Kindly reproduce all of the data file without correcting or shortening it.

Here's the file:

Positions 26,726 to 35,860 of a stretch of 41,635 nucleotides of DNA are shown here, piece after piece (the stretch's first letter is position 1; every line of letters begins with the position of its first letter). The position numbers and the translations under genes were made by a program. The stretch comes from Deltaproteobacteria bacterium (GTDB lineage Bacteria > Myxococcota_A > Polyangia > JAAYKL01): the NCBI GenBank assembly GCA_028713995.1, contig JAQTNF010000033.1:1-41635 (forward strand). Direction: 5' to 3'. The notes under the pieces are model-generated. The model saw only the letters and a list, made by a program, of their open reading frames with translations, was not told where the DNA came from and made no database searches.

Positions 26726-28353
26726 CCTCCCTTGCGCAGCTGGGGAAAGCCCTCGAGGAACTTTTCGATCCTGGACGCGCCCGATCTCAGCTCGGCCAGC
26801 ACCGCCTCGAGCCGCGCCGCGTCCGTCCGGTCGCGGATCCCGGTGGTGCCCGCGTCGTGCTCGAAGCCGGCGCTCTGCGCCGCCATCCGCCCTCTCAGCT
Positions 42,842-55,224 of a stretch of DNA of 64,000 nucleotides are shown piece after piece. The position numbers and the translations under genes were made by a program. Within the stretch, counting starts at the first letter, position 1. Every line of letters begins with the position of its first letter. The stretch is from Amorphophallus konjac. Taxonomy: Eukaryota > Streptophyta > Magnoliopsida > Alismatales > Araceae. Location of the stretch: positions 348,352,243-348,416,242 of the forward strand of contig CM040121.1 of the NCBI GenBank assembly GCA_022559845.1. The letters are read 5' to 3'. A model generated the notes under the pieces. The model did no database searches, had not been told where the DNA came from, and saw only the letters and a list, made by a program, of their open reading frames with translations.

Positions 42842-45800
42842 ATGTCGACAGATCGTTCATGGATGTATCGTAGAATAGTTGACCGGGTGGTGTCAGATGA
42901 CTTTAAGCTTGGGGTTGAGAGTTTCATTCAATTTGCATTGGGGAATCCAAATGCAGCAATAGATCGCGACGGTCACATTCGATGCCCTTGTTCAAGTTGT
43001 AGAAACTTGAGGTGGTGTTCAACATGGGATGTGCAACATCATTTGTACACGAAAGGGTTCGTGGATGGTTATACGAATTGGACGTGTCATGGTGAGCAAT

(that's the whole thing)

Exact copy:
Positions 26,726 to 35,860 of a stretch of 41,635 nucleotides of DNA are shown here, piece after piece (the stretch's first letter is position 1; every line of letters begins with the position of its first letter). The position numbers and the translations under genes were made by a program. The stretch comes from Deltaproteobacteria bacterium (GTDB lineage Bacteria > Myxococcota_A > Polyangia > JAAYKL01): the NCBI GenBank assembly GCA_028713995.1, contig JAQTNF010000033.1:1-41635 (forward strand). Direction: 5' to 3'. The notes under the pieces are model-generated. The model saw only the letters and a list, made by a program, of their open reading frames with translations, was not told where the DNA came from and made no database searches.

Positions 26726-28353
26726 CCTCCCTTGCGCAGCTGGGGAAAGCCCTCGAGGAACTTTTCGATCCTGGACGCGCCCGATCTCAGCTCGGCCAGC
26801 ACCGCCTCGAGCCGCGCCGCGTCCGTCCGGTCGCGGATCCCGGTGGTGCCCGCGTCGTGCTCGAAGCCGGCGCTCTGCGCCGCCATCCGCCCTCTCAGCT
Positions 42,842-55,224 of a stretch of DNA of 64,000 nucleotides are shown piece after piece. The position numbers and the translations under genes were made by a program. Within the stretch, counting starts at the first letter, position 1. Every line of letters begins with the position of its first letter. The stretch is from Amorphophallus konjac. Taxonomy: Eukaryota > Streptophyta > Magnoliopsida > Alismatales > Araceae. Location of the stretch: positions 348,352,243-348,416,242 of the forward strand of contig CM040121.1 of the NCBI GenBank assembly GCA_022559845.1. The letters are read 5' to 3'. A model generated the notes under the pieces. The model did no database searches, had not been told where the DNA came from, and saw only the letters and a list, made by a program, of their open reading frames with translations.

Positions 42842-45800
42842 ATGTCGACAGATCGTTCATGGATGTATCGTAGAATAGTTGACCGGGTGGTGTCAGATGA
42901 CTTTAAGCTTGGGGTTGAGAGTTTCATTCAATTTGCATTGGGGAATCCAAATGCAGCAATAGATCGCGACGGTCACATTCGATGCCCTTGTTCAAGTTGT
43001 AGAAACTTGAGGTGGTGTTCAACATGGGATGTGCAACATCATTTGTACACGAAAGGGTTCGTGGATGGTTATACGAATTGGACGTGTCATGGTGAGCAAT